Shari Smith, I Am a Town. This book was one of my favorites from an author who’s become a friend too. I’ve given several copies as gifts. Her tribute to Claremont could translate to any small town that becomes home.
Alan Bradley, The Chimney Sweeper Comes to Dust. Must to my surprise, I am captivated by this series of books with an 11-year-old protagonist. I love Flavia.
Graeme Simsion, The Rosie Effect. Sequel to The Rosie Project, this is another of those titles that is WONDERFUL as an audiobook
N. T. Wright, Simply Good News. Of all the Bible-related books I read, this was probably my favorite. While Wright is a theologian, this book is ultimately readable.
Tony Earley, Mr. Tall. Would someone PLEASE read this so I can talk about the last story, the Jack tale, with someone who has read it.
Maureen Corrigan, So We Read On. My favorite “book about books” this year—a tribute to The Great Gatsby.
Kate Atkinson, A God in Ruins. Not exactly a sequel so much as a parallel to her Life after Life, I loved Teddy, the protagonist.
Rebecca McClanahan, Write Your Heart Out. I loved working through this writing book with friends on line this summer. Good stuff, leaving room to go one’s own direction.
Nick Hornby, Funny Girl. As one would expect from Hornby—funny and clever
Kazuo Ishiguro, The Buried Giant. This book read like a parable to me. I want to go back to parts of it to understand the world today.
Rachel Joyce, The Love Song of Queenie Hennessy. Like A God in Ruins, this too is a companion read to The Unlikely Pilgrimage of Harold Fry. It’s amazingly bright for a book set primarily in hospice.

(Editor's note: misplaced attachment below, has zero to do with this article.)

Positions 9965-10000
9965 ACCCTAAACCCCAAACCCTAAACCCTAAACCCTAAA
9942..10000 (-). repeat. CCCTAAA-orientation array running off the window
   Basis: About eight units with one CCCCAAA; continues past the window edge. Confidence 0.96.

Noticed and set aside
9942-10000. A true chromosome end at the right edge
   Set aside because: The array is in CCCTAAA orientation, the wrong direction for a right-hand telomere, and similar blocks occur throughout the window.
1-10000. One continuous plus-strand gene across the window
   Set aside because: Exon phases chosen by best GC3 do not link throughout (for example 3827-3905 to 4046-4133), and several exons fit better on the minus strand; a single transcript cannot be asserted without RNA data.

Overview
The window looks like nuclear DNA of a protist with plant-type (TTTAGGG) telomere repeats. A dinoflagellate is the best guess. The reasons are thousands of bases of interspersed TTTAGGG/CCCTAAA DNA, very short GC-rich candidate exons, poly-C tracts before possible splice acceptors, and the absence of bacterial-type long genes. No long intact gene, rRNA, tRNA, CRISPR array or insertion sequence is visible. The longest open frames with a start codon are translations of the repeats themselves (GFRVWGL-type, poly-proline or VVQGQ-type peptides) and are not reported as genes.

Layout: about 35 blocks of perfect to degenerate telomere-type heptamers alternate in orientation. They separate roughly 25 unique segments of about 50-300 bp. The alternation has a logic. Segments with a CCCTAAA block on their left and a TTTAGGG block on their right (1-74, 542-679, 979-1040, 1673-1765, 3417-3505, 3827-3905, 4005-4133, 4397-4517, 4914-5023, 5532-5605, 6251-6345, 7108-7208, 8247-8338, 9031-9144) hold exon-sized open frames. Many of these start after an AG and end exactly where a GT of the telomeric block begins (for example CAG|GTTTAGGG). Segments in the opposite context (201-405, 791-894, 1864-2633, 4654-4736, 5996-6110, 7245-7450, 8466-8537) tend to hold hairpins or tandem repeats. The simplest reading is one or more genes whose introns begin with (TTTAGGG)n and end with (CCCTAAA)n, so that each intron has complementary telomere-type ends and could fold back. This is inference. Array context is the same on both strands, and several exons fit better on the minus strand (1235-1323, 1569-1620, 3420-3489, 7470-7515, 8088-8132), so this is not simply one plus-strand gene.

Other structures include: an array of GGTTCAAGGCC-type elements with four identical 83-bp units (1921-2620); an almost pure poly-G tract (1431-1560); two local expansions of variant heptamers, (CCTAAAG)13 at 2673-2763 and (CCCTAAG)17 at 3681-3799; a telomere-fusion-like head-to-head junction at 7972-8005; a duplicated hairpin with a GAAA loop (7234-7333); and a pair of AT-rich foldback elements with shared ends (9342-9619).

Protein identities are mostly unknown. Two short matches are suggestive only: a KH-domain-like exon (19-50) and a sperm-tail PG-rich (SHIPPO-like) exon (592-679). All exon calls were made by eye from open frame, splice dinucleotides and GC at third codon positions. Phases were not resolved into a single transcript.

Colum McCann, Translantic. I started this one, stopped, and picked it up a year later. I’m glad I did. It covers such a span of history—from Frederic Douglas to Clinton.
Kent Haruf, Our Souls at Night. I’m sad there will be no new books by Haruf. I still rate Plainsong and Eventide as all-time favorites. This one, set in the same place, takes unlikely, ordinary protagonists and makes readers care.
Kate Clanchy, Meeting the English. A good British farce that no one I know has read!
James Michener, The Source. I used to power-read Michener but had missed this one. Since it explores the Middle East from the beginning of time through idol worship, Judaism, Christianity, and Islam, it’s so timely.
Ron Rash, Above the Waterfall. I never met a Ron Rash book (novel, short stories, or poetry) I didn’t like. I’m glad to know he’s a disciplined writer because I can expect more. His characters are complex, drawn in shades of grey.
Nellie Hermann, The Season of Migration. This story of the life of Vincent van Gogh, when he aspired to become a minister, like his father, was at times painful. It was worth reading, in my opinion, for the sensory description of van Gogh’s experience when he went down into the bowels of the mine to understand his parishioners daily lives.
Meg Mitchell Moore, The Admissions. After working with high school seniors for so many years on college entrance essays and applications, this was funny, tragic, and true.
Joseph Bathanti, Half of What I Say Is Meaningless. I’ve read lots of Joseph’s poetry and consider him a friend. These essays are pitch-perfect.
Fredrik Bartak, A Man Called Ove. I started this book when one of my favorite librarians recommended it, but at first I was uncertain. I didn’t think I liked this old curmudgeon. Wow! I’m glad I kept reading.
Louise Penny, Still Life. This book got me started on the whole series. I’m hooked—and there are several more to read!
Austin Kleon, Steal Like an Artist. This little sleeper sat on my shelf for a long time. I picked it up at just the right time. For anyone who wants to channel creativity, this one is so motivational.
Gretchen Rubin, The Happiness Project. I took my time reading this book they way it’s written: one chapter a month. Now I wish I had someone else to go through it with me the same way this year. I would love a book club project with this at the center.